“Management is not always good about helping people navigate a conflict to reach a resolution. They don’t want to get involved, they expect employees to figure it out or that it’ll blow over,” Tye-Williams said. “It’s not that managers don’t want to be helpful, they often just don’t know how to be helpful.”

    Understanding that common pieces of advice to combat workplace bullying often don’t work may help managers, coworkers, family members and friends move beyond “canned advice” and develop more appropriate alternatives to addressing bullying, she added.


  2. Study suggests economic status and reactions to issues may be inferred from position in social networks

    by Ashley

    From the City College of New York press release:

    New big-data analytics by a City College of New York-led team suggests that both an individual’s economic status and how they are likely to react to issues and policies can be inferred by their position in social networks. The study could be useful in maximizing the effects of large-scale economic stimulus policies.

    A team led by City College physicist Hern´an A. Makse was legally granted access to two massive big datasets: all the phone calls of the entire population of Mexico for three months and the banking information of a subset of people. All the data, approximately 110 million phone calls and 500,000 bank clients, was anonymous with no names.

    “It is commonly believed that patterns of social ties affect individuals’ economic status, said Makse, whose research interest includes the theoretical understanding of complexity. “We analyzed these two large-scale sources — the telecommunications and financial data of a whole country’s population. Our results showed that an individual’s location, measured as the optimal collective influence to the structural integrity of the social network, is highly correlated with personal economic status.”

    The social network patterns of influence observed mimicked the patterns of economic inequality. For pragmatic use and validation, Makse and his colleagues carried out a marketing campaign that showed a three-fold increase in response rate by targeting individuals identified by their social network metrics as compared to random targeting.


  3. Study measures communication in couples affected by dementia

    May 20, 2017 by Ashley

    From the Florida Atlantic University press release:

    In marriage, good communication is key to a fulfilling and enduring relationship. For people with dementia, communicating needs, emotions and interacting with others becomes increasingly difficult as communication deteriorates as dementia progresses. Problems in communicating lead to misinterpretations and misunderstandings, which often cause considerable stress for family members, especially the spouse caregivers as well as the patient.

    But all is not lost according to the first study to look at and measure communication outcomes in both the caregiver spouse and the patient with dementia. In fact, researchers from Florida Atlantic University have found that “practice makes perfect” with the right intervention and a tool that can accurately measure couples’ communication. Results from the study are published in the journal Issues in Mental Health Nursing.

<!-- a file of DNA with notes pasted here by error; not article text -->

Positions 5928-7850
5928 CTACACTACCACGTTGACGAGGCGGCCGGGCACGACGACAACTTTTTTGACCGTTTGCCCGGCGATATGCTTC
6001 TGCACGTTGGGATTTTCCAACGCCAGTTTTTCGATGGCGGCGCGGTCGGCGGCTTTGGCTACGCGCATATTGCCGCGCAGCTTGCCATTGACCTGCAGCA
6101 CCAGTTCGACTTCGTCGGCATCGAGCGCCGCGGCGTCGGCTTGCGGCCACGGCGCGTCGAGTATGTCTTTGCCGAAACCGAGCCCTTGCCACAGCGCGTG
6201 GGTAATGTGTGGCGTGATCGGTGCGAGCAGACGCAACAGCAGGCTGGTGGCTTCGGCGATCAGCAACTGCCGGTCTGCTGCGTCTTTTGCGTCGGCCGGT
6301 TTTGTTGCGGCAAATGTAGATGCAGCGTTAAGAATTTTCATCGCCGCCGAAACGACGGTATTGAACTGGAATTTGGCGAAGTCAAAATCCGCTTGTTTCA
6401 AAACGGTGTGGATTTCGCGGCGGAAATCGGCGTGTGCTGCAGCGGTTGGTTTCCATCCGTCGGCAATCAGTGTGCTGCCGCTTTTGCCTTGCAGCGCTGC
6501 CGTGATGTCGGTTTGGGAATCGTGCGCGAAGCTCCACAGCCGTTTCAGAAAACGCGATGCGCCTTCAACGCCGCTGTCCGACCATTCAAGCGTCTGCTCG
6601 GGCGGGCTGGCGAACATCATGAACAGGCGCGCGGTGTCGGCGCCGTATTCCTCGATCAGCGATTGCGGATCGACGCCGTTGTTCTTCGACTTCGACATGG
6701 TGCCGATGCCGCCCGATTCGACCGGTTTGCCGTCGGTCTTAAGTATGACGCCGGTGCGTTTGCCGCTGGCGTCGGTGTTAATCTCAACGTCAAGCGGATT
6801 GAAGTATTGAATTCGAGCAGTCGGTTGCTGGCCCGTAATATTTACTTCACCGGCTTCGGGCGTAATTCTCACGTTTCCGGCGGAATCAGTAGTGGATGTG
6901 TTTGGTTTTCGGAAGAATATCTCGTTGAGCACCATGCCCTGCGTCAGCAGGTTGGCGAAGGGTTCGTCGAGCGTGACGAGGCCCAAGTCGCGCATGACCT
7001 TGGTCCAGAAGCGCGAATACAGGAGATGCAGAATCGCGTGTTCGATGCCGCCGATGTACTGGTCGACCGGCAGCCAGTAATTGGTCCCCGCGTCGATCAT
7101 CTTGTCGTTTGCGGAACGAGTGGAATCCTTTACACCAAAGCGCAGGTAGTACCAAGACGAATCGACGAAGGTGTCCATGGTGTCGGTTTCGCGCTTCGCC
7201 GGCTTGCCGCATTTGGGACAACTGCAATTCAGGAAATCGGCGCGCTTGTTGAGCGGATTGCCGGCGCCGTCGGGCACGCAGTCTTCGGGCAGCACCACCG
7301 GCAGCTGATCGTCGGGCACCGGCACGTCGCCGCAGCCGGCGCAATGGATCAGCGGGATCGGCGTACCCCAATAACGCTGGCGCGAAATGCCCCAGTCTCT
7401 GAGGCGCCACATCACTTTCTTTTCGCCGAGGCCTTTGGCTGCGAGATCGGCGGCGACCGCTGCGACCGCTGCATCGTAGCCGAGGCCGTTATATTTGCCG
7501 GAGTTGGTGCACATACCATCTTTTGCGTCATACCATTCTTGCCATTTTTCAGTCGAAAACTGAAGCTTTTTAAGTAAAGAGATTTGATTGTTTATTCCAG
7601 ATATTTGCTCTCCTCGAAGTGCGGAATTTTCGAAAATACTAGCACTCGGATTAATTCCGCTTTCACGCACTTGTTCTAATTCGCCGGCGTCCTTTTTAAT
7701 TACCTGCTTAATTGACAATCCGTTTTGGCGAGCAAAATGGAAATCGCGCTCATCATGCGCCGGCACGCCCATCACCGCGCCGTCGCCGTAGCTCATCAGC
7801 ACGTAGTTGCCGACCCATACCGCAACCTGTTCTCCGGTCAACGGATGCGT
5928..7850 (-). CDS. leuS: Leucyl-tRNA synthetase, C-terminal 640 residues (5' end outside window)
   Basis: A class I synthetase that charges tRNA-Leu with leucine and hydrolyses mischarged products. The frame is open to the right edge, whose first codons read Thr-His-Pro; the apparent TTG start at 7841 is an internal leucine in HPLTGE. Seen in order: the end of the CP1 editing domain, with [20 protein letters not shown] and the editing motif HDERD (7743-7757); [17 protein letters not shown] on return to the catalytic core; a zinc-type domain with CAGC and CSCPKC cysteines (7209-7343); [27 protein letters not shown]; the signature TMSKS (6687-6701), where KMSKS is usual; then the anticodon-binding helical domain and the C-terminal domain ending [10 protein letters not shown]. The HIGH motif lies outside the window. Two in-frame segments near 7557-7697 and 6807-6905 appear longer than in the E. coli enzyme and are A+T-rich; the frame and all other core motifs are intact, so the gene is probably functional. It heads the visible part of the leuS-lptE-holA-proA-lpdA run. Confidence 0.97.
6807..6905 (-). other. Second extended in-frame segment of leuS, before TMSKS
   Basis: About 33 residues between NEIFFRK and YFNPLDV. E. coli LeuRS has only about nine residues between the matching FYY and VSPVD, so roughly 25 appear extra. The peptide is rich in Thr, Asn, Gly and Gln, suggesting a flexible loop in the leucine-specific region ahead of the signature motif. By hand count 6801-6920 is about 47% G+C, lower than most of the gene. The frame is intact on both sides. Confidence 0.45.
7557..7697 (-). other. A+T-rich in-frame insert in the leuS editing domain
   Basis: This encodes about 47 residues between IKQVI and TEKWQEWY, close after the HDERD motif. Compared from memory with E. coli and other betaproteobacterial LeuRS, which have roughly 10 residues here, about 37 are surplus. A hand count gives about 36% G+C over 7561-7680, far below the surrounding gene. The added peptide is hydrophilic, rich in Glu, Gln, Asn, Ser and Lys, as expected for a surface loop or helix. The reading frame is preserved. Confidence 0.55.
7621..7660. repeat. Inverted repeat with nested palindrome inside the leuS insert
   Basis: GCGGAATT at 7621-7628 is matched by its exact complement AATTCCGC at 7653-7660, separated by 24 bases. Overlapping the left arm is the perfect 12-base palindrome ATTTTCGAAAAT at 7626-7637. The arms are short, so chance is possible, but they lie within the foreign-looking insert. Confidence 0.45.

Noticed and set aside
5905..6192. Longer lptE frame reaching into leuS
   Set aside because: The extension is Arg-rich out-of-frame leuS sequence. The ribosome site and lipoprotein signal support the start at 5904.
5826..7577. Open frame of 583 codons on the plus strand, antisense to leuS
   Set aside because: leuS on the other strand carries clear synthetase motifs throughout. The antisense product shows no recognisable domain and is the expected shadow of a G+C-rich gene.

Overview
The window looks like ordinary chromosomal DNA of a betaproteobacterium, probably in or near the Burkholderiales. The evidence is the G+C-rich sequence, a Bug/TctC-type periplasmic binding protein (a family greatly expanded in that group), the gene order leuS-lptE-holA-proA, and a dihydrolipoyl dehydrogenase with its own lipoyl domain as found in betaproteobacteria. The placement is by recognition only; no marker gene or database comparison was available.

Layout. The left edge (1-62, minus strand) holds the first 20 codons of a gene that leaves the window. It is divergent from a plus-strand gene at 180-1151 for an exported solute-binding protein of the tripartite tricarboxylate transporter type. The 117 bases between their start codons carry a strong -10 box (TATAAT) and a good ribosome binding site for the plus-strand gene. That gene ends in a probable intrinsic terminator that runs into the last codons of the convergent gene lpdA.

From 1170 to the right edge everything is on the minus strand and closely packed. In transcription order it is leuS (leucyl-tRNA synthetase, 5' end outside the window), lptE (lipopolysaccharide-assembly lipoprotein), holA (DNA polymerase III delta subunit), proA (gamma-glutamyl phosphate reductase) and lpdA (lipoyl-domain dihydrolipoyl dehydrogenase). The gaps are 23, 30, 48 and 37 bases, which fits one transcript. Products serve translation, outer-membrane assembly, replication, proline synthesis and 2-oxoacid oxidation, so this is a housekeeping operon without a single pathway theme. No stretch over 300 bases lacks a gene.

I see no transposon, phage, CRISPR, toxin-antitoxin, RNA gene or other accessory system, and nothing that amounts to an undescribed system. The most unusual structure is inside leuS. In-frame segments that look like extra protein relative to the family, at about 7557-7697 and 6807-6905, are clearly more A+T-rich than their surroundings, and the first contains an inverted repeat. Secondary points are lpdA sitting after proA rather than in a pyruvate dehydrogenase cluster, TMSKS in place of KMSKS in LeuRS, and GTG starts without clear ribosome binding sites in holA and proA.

“There has been very little focus on the patient with dementia’s role in maintaining spousal relationships through conversation,” said Christine L. Williams, DNSc, principal investigator of the study and a professor and director of the Ph.D. in Nursing Program in FAU’s Christine E. Lynn College of Nursing, who designed the intervention program and developed the first tool that measures couples’ communication. “Maybe it’s because researchers assume that the patient can’t have a positive influence on communication because of dementia. We wanted to explore this issue further, especially for couples with a history of special memories shared over decades of marriage.”

    For the study, Williams videotaped and later analyzed and measured 118 conversations between 15 patients with varying degrees of dementia and their spouses — married an average of 45 years — to evaluate the effects of a 10-week communication-enhancement intervention on participant’s communication and mental health.

    Caregivers were taught to communicate in a manner that was clear, succinct and respectful, and to avoid testing memory and arguing. Spouses with dementia were given the opportunity to practice their conversation skills with a member of the research team who was trained in communication deficits associated with dementia as well as the intervention. Conversations were recorded at the couples’ homes. After setting up the video camera, Williams conducted the intervention and then left the room for 10 minutes. Couples were instructed to converse on a topic of their choice for 10 minutes.

    “There are very few studies that have looked at actual communication between couples in these circumstances and tried to analyze it,” said Williams. “For instance, I’ve seen studies where they have taught communication strategies to caregivers, but then what they measure is the caregivers’ knowledge about communication, which doesn’t tell you anything about whether or not they were able to communicate.”